It's amazing that well-educated people who would never tolerate asbestos in their homes would place themselves in similar danger on a daily basis by working in their glass studio without wearing a protective mask. And yet, for my beginning years doing stained glass, I was one of those people.
I can't believe now that I spent countless hours leaning over my glass grinder, intent on cleaning up and smoothing the edges of my glass pieces, never realizing that all the microscopic glass bits I was grinding off were attaching themselves to water vapor droplets and sailing right into my lungs with every breath I inhaled. In my defense, my teacher never ever mentioned the need for a mask, but in retrospect, why the heck didn't I see that for myself? Maybe it's because I was SO intent on making my art, that I never gave it a thought. But now I do.
Like asbestos, fine glass shards and powders get trapped in the body. They don't dissolve, they don't flush away. They build up over time, and eventually they interfere with the functioning of the cells and air passages in our lungs. So it's important to BE AWARE of the occasions where air- or water-borne glass, enamel, or other particles can be drawn into our vulnerable lungs, and PROTECT ourselves.
The best protection, of course, is wearing a mask that will filter these particles out. What follows is a very rudimentary discussion of masks. You can find lots of technical information on the web; this is just meant as a simple introduction. Here are some of the masks in my studio currently:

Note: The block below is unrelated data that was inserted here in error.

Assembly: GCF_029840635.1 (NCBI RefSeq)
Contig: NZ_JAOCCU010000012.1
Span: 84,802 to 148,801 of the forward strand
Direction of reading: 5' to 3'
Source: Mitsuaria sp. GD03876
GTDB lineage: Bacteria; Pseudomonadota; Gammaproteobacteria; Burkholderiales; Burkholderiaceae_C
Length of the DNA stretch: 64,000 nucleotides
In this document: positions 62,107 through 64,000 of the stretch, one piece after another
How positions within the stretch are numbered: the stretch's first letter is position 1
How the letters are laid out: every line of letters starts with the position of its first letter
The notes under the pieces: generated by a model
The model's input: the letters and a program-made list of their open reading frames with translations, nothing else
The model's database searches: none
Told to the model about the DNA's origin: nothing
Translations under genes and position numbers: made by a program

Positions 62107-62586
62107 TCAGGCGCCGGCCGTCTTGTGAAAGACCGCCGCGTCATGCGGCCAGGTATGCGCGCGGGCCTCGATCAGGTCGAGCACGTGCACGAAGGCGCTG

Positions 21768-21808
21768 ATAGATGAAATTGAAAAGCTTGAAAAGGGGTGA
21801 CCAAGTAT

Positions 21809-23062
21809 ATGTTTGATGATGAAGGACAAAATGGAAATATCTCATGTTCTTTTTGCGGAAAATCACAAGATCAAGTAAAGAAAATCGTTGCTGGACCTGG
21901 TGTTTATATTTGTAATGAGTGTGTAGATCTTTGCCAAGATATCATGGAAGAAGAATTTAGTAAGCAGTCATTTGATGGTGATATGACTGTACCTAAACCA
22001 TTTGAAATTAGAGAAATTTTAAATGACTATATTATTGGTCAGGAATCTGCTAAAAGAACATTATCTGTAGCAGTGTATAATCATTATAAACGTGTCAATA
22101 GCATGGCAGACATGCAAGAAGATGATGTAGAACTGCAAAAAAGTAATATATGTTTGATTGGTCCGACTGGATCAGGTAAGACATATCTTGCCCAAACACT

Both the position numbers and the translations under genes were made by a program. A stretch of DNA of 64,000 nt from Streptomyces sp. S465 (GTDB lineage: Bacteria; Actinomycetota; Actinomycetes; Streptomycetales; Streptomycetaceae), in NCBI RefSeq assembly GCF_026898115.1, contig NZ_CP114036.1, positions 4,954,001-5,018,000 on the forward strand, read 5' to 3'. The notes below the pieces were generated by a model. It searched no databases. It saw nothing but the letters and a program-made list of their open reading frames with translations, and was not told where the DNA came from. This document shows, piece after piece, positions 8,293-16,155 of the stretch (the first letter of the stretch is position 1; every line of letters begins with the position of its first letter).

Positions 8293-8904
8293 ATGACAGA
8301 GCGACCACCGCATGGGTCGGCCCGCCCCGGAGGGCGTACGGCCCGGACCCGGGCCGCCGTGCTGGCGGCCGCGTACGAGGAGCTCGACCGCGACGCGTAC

The thinner, lighter masks (the white ones shown at top) are easier to wear and you can find them at any drugstore or hardware store. I've got several, and I hang them within reach near work areas so I remember to put them on. I find that they work well for me when I'm hand-sifting glass powders, enamels, pigment powders, or any other non-toxic powders that I'm applying by hand.
I also wear a mask when I'm scraping kiln wash off of kiln shelves or molds. And I try to wear a mask when I'm scraping up and disposing off the powdery residue of kiln-shelf paper after firing.
However, when it comes to machine work--sawing, drilling, grinding, or engraving glass--it's best to invest in a 3M mask with replaceable filters, such as the one shown at the bottom of the photo. I found this one at a home improvement store (you can also get these online). The pink cartridge areas are where the filters are housed. This mask has squarish filters; others have round filters.
These masks have two main differences from the little white ones:
a) The mask part that fits on your face is plastic, and it's designed to seal against your skin so that the only air reaching your nose is air that has been drawn through the filters.
b) The filters are much better--they filter out smaller particles, including vapor-borne particles. This protects your lungs much better as a result.
c) After you've worn the mask for a while, you can replace the filters.
The downside of these is that they are more cumbersome to take on and off; it's harder to breathe through them; and they are not as comfortable. But you have to weigh that against the risks of lung disease or cancer, and then, it's really worth wearing it.
In addition to wearing a mask, there's one other thing you can do when working with powders, and that is: keep it damp. That means, when you're done with your powders, don't sweep up the residue with a brush; use a damp paper towel instead. Wipe up surfaces with a damp cloth, sponge, or paper towel (I prefer the last because we have a septic system and I try to keep as much foreign material out of it as possible, so I just toss out the paper towel). If you want to use a can of compressed air to "blow dry" your sifters, just take it outside. Even then, wear a mask!